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Drug Saf. 2006;29(4):303-19.

Long-term treatment with atypical antipsychotics and the risk of weight gain : a literature analysis.

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  • 1Department of Mental Health ASL Salerno 1, Mental Health Center n. 4, Cava de' Tirreni, Salerno, Italy.


The aim of this review is to analyse and summarise the literature data about the incidence of weight gain in patients exposed to atypical antipsychotics during long-term (>or=1 year) treatment regimens. Despite the clinical relevance of the topic, the vast majority of reviewed studies showed methodological limitations. Some trials had retrospective analysis, and concomitant medications also associated with an increased risk of weight gain, such as antidepressants and mood stabilisers, were often prescribed. Results were obtained from clinical trials conducted using flexible dosages; thus, the relationship between dosage and weight change was not explored adequately. Also, in a large number of studies, the average antipsychotic daily dose was lower than the usual dosage in clinical practice. Moreover, weight gain was evaluated by different measures, such as mean weight gain in the enrolled population, percentage of patients who gained >7% of basal weight or body mass index (BMI) variations from baseline. In short-term studies, a definite rank order of weight-gain potential among atypical antipsychotics has been demonstrated: clozapine is related to the highest risk of weight gain, followed in decreasing order of magnitude by olanzapine, quetiapine, risperidone, amisulpride, aripiprazole and ziprasidone. However, in long-term studies, except for clozapine at one end of the scale and ziprasidone at the other, the differences in weight-gain liability showed by the other atypical antipsychotics became less intense. Differences between short-term and long-term treatment could be due to a complex overlapping of different factors, both drug-specific (relative receptorial affinity; timing of weight change plateau; and drug-specific/dose-dependent weight gain), and patient-specific (genetic vulnerability; sex; age; BMI; weight before starting antipsychotic treatment; type of psychiatric disorder; and individual lifestyle). There is an urgent need for well designed, randomised controlled trials to assess firmly both the differential effects of atypical antipsychotics on weight and the role of other factors in contributing to iatrogenic unwanted weight changes. Meanwhile, the well known benefits shown by some atypical antipsychotics in reducing akathisia and other extrapyramidal adverse effects and improving cognition should be carefully balanced with the problems of weight gain, other metabolic complications and higher health care costs.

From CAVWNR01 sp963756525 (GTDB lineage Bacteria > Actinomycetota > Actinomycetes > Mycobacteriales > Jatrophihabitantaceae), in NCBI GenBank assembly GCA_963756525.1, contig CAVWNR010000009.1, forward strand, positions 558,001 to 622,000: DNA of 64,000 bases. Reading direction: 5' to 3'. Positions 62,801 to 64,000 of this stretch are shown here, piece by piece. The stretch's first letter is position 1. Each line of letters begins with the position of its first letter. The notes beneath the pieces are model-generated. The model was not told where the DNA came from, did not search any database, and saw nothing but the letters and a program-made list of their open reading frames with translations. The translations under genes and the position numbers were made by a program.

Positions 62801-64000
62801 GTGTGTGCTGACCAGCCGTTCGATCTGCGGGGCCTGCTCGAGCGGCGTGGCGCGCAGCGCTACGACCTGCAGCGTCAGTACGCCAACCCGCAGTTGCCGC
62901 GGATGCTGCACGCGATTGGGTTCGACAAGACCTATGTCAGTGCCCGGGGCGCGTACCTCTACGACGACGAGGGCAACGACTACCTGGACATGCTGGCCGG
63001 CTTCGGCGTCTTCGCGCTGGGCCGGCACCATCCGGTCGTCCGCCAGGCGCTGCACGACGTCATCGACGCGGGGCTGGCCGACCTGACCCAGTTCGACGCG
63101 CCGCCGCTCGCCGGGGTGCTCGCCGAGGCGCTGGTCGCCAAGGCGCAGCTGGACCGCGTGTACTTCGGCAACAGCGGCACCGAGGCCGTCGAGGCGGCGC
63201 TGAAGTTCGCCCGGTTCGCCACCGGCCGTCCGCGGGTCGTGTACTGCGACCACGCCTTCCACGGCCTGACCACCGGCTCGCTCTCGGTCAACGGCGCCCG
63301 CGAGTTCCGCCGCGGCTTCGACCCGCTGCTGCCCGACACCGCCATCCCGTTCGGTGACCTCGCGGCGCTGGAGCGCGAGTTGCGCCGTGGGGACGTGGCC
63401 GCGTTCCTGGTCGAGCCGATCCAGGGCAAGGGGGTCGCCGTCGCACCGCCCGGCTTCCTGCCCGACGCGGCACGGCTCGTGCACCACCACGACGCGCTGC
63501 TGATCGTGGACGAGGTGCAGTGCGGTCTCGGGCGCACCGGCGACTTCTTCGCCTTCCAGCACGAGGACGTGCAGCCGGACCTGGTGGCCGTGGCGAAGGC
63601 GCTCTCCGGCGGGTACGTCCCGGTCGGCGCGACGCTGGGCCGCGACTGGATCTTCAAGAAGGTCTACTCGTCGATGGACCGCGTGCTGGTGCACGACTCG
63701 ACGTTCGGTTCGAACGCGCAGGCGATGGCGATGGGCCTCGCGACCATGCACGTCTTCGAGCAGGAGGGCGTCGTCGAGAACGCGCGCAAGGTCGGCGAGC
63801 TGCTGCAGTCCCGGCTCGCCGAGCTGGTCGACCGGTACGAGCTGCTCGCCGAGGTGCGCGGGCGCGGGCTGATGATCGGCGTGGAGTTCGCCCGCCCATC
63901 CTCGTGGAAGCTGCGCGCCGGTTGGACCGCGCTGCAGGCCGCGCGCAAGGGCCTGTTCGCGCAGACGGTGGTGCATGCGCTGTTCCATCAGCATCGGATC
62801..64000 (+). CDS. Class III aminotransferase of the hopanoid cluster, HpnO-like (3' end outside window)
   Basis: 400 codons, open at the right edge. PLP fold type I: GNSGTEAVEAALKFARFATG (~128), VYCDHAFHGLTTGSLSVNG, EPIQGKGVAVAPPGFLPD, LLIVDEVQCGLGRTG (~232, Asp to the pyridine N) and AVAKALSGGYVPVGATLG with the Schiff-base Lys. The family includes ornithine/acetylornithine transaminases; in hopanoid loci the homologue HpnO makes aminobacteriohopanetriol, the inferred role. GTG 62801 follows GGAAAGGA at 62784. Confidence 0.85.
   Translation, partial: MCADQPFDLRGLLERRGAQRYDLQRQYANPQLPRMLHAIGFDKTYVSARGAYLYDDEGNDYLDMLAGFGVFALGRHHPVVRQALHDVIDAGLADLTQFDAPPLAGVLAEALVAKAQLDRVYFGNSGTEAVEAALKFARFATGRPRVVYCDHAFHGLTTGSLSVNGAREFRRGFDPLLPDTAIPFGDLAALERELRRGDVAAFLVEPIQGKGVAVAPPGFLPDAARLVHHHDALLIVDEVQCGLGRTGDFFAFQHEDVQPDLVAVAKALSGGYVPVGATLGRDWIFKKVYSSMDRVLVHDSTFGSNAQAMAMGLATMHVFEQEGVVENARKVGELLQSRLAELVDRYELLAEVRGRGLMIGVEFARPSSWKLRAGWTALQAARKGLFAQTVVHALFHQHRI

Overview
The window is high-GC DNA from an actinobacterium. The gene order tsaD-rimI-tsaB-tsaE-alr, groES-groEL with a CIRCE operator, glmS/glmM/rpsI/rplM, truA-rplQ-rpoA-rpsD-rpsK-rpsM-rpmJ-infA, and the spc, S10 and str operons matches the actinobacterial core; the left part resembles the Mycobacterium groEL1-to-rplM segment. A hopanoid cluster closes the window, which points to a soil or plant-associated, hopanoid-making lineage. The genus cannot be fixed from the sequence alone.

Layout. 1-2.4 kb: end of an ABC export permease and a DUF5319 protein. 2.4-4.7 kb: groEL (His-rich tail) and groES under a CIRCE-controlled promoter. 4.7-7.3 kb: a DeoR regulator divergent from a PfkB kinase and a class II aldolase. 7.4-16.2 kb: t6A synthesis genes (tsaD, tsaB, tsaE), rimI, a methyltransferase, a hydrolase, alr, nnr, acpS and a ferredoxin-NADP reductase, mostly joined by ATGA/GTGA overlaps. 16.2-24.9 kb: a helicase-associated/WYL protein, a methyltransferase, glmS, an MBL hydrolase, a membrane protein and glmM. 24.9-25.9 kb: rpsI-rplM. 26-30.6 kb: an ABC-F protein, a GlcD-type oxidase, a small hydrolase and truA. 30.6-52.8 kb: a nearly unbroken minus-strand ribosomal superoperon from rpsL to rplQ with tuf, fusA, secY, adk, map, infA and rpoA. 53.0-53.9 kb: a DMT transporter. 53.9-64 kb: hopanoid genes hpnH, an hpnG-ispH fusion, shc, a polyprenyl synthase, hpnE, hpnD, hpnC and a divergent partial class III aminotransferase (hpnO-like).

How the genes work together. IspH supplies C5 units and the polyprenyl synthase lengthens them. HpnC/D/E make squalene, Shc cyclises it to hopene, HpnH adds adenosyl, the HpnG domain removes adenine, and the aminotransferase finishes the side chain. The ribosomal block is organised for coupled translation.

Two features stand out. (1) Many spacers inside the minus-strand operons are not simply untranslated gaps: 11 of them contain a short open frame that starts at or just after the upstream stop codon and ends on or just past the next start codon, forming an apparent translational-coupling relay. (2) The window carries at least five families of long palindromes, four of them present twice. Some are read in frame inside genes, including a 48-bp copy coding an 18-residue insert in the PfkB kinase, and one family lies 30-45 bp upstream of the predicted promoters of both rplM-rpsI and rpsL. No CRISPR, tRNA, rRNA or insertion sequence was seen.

[PubMed - indexed for MEDLINE]
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